New owners of PKF have dynamic that ‘just works’

New shareholders (from left) Ben McCormack, Howard Tilbury and Alison Glover with existing...
New shareholders (from left) Ben McCormack, Howard Tilbury and Alison Glover with existing shareholder Peter McCormack in the PKF Dunedin office. PHOTO: LINDA ROBERTSON
To use a rallying analogy, Alison Glover is one of three new co-drivers at accounting firm PKF Dunedin.

The keen car racing enthusiast is also the first female director of the firm in its 96-year history, something she acknowledged made her feel "very special".

Changes are afoot at the firm as chief executive Jono Bredin is transferring his shareholding to Ms Glover and fellow senior team members Ben McCormack and Howard Tilbury. They will join Peter McCormack as owners on January 1 next year.

After 11 years at the firm, Mr Bredin, a prominent netball umpire and rugby referee, was moving to Hawke’s Bay to be closer to family. He would continue to work remotely for PKF Dunedin as a consultant.

The firm has been in the city since 1925 when it was started by Bill Mitson and it had subsequently gone through various name changes. The newest shareholders were the 11th, 12th and 13th owners in its history.

Peter McCormack, who joined the firm in 1980 — quipping that he had his own abacus after three months — became an owner eight years later.

During his four-decade tenure, the technology changes had been huge while the fundamentals of the business were the same — "we just get there quicker", he said.

Mr McCormack, who is also deputy chairman of the Otago Rugby Football Union, was delighted to have "lots of young blood around" and also the continuity with the involvement of his son who did not initially set out to be an accountant.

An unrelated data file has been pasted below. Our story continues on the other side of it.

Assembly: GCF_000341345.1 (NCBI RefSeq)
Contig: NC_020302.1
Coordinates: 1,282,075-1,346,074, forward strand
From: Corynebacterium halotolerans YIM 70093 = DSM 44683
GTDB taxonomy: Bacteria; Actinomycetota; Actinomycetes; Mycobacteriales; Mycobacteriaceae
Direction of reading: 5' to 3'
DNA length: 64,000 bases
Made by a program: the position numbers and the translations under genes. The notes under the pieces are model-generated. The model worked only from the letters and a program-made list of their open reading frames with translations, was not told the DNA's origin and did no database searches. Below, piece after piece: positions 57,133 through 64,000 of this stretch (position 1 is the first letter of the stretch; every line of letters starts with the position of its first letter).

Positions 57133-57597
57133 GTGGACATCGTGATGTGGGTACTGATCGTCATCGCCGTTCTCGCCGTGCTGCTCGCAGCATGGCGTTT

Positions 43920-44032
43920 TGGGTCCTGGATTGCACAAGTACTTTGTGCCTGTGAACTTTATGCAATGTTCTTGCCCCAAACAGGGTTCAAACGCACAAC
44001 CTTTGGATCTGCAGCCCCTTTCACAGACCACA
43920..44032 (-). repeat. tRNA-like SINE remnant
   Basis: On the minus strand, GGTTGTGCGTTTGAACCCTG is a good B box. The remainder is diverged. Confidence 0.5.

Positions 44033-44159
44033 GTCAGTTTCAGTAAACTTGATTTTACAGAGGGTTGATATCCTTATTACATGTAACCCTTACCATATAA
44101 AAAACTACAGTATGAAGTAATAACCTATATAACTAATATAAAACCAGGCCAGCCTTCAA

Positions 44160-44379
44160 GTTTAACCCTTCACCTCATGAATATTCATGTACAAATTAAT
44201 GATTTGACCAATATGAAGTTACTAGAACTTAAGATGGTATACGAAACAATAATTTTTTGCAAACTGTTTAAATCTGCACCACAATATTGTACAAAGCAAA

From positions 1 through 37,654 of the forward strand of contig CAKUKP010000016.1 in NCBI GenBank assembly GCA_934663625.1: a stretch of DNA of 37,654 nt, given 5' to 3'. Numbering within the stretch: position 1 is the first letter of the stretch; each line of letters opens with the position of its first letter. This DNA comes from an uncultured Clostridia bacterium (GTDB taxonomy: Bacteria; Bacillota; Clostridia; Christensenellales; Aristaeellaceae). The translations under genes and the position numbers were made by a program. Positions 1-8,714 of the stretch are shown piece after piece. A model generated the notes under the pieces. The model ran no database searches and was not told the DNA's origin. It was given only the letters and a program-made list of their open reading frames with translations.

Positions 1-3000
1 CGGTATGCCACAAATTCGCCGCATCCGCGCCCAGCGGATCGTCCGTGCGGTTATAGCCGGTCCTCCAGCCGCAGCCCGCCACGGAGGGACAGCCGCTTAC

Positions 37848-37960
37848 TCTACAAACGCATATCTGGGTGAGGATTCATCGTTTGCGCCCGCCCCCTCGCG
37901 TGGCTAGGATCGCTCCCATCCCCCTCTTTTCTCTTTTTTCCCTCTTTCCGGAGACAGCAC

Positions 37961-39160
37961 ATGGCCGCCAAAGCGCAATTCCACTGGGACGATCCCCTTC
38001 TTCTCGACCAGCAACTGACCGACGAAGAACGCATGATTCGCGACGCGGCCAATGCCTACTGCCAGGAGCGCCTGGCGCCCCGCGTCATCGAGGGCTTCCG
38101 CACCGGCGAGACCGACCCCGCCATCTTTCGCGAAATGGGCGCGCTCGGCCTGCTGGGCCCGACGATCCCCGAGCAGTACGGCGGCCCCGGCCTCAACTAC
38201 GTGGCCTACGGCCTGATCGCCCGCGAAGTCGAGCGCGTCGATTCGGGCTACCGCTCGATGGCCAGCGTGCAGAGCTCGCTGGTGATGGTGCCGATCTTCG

Ben McCormack, who grew up in Dunedin, studied physical education at university. But in his last year, he decided he did not want to be a physical education teacher, so he did an accounting degree, started work at PKF in 2005 and "came right through the system from the bottom to where we are now".

He had no regrets about his chosen career, saying he enjoyed the interaction with people. The job was "not just sitting there putting together accounts or counting numbers" and discussing strategies with clients was an area he particularly enjoyed.

Originally from the Bay of Islands, Ms Glover moved to Dunedin in 2007 and joined PKF in 2018. She enjoyed working with clients and helping them with their businesses, along with helping to mentor and grow the staff. PKF Dunedin has a team of 18.

Treasurer of the Otago Sports Car Club, she loved the adrenaline involved in car racing, a sport that she and her partner were both into and able to do together. She raced at Three Mile Hill at the weekend.

Dunedin was a city where she had put down roots.

"It’s an awesome place, I absolutely love it, there’s just so much going on. It’s such a beautiful place and so much to do, so much to explore," she said.

Mr Tilbury, who joined the firm in 2007, has lived in Dunedin most of his life and he also enjoyed the relationship side of his job. It was important to see clients regularly — "not just to sign off tax returns" — and he enjoyed working with "a really good team of accountants — with personality".

"While we do all the basics and stuff you expect from accountants, it’s the relationship side of working with colleagues and clients that makes it rewarding."

Covid-19 had reinforced the importance of service and relationships were so important to clients. The shareholders were "in it doing the work" too — "no-one’s really a boss just sitting there telling people what to do", he said.

Ms Glover said the new owners were used to working together and got on well. They knew each other’s strengths and "it just works", she said.

The wider team was also excited about a fresh and new approach. The new owners wanted to continue growing the business, focusing on the family side of it — "that’s pretty special to us" — and developing the team, she said.

"Jono and Peter have been running a pretty good business. For us to have an opportunity to take it over and grow it even more is a pretty good place for us to start at and continue on," she said.

They were all actively involved in the community and giving back to community groups was something that was important to them, Ms Glover said.

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